Letters to Nature

Nature 411, 305-309 (17 May 2001) | doi:10.1038/35077083; Received 19 January 2001; Accepted 16 March 2001

Lesions of the human amygdala impair enhanced perception of emotionally salient events

Adam K. Anderson1,2 & Elizabeth A. Phelps3

  1. Department of Psychology, Yale University, New Haven, Connecticut 06520, USA
  2. Department of Psychology, New York University, New York, New York 10003, USA
  3. Present address: Department of Psychology, Stanford University, Jordan Hall, Building 420, Stanford, California 94305-2130, USA

Correspondence to: Adam K. Anderson1,2 Correspondence and requests for materials should be addressed to A.K.A. (e-mail: Email: adam.k.anderson@stanford.edu).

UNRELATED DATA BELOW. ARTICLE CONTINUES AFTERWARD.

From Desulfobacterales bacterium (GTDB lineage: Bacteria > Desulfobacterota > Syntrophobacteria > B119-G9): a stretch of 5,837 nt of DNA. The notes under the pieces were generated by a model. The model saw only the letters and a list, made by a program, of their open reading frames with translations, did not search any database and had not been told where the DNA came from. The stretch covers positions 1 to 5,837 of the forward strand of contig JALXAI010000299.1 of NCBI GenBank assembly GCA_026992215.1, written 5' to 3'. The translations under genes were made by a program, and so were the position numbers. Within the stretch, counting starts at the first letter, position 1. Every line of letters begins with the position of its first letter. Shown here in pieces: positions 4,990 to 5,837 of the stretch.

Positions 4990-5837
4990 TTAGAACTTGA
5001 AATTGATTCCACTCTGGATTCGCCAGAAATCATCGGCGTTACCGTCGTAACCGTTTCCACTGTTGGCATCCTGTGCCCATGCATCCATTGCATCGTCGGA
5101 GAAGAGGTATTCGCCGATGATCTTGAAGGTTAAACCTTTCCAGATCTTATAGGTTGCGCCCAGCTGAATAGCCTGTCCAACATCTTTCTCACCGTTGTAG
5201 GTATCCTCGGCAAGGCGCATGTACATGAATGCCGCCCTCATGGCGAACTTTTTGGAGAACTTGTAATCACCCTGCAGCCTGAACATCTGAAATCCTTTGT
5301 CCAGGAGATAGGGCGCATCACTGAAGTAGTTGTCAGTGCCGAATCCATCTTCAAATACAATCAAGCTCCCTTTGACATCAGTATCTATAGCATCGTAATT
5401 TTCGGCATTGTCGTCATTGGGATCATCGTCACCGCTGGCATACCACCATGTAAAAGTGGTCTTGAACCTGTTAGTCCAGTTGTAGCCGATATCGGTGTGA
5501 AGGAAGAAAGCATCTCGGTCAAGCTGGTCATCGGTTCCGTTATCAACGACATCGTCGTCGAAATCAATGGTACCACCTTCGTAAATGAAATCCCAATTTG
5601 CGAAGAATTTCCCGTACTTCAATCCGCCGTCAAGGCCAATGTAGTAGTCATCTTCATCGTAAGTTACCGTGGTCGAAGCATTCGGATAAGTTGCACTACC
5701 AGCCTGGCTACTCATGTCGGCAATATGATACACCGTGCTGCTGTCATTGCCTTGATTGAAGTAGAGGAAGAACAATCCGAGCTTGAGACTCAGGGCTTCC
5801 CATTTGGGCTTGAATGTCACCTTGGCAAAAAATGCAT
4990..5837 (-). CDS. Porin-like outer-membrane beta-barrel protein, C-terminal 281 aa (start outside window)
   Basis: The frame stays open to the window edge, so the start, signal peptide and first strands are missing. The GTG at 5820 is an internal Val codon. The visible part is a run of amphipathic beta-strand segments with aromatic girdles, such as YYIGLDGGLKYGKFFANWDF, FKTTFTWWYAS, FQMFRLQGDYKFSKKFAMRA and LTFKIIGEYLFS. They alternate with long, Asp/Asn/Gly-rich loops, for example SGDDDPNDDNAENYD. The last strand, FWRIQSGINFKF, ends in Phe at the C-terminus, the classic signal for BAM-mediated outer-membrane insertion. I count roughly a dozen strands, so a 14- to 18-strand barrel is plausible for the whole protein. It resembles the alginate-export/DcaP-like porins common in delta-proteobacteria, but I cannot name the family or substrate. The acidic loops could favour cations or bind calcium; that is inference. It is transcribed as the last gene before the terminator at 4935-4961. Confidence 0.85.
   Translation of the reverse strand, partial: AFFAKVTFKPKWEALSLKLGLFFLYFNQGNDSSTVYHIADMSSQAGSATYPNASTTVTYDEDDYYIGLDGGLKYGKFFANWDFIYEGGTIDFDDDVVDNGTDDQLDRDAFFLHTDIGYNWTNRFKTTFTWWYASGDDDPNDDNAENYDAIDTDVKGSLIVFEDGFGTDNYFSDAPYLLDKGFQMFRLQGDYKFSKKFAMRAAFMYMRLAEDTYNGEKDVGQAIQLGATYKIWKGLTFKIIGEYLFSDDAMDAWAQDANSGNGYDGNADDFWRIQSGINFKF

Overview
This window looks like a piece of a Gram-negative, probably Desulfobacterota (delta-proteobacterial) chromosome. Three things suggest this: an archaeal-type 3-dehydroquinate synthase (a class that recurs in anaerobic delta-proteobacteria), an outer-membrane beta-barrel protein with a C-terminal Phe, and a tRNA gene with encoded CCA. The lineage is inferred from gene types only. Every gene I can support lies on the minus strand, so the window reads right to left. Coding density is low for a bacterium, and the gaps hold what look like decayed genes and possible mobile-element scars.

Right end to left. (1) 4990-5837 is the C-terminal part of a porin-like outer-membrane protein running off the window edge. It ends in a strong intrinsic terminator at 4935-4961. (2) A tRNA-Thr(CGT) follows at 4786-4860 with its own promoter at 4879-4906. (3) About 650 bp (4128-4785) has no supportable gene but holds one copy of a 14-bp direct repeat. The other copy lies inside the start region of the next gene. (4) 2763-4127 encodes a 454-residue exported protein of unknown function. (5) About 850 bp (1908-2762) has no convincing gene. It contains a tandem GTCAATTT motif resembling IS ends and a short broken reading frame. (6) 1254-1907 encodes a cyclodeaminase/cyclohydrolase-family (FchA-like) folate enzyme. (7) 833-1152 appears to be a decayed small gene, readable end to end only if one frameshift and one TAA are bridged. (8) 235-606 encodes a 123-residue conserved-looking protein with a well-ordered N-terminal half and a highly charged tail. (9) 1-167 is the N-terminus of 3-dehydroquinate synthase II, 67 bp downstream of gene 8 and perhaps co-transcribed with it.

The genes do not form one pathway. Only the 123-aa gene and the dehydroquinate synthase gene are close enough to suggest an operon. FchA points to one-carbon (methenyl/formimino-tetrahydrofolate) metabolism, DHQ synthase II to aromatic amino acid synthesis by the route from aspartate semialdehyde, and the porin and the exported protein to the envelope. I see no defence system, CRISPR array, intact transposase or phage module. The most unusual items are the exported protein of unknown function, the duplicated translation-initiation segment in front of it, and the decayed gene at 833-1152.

Commensurate with the importance of rapidly and efficiently evaluating motivationally significant stimuli, humans are probably endowed with distinct faculties1, 2 and maintain specialized neural structures to enhance their detection. Here we consider that a critical function of the human amygdala3, 4 is to enhance the perception of stimuli that have emotional significance. Under conditions of limited attention for normal perceptual awareness—that is, the attentional blink5, 6—we show that healthy observers demonstrate robust benefits for the perception of verbal stimuli of aversive content compared with stimuli of neutral content. In contrast, a patient with bilateral amygdala damage has no enhanced perception for such aversive stimulus events. Examination of patients with either left or right amygdala resections shows that the enhanced perception of aversive words depends specifically on the left amygdala. All patients comprehend normally the affective meaning of the stimulus events, despite the lack of evidence for enhanced perceptual encoding of these events in patients with left amygdala lesions. Our results reveal a neural substrate for affective influences on perception, indicating that similar neural mechanisms may underlie the affective modulation of both recollective7, 8, 9 and perceptual experience.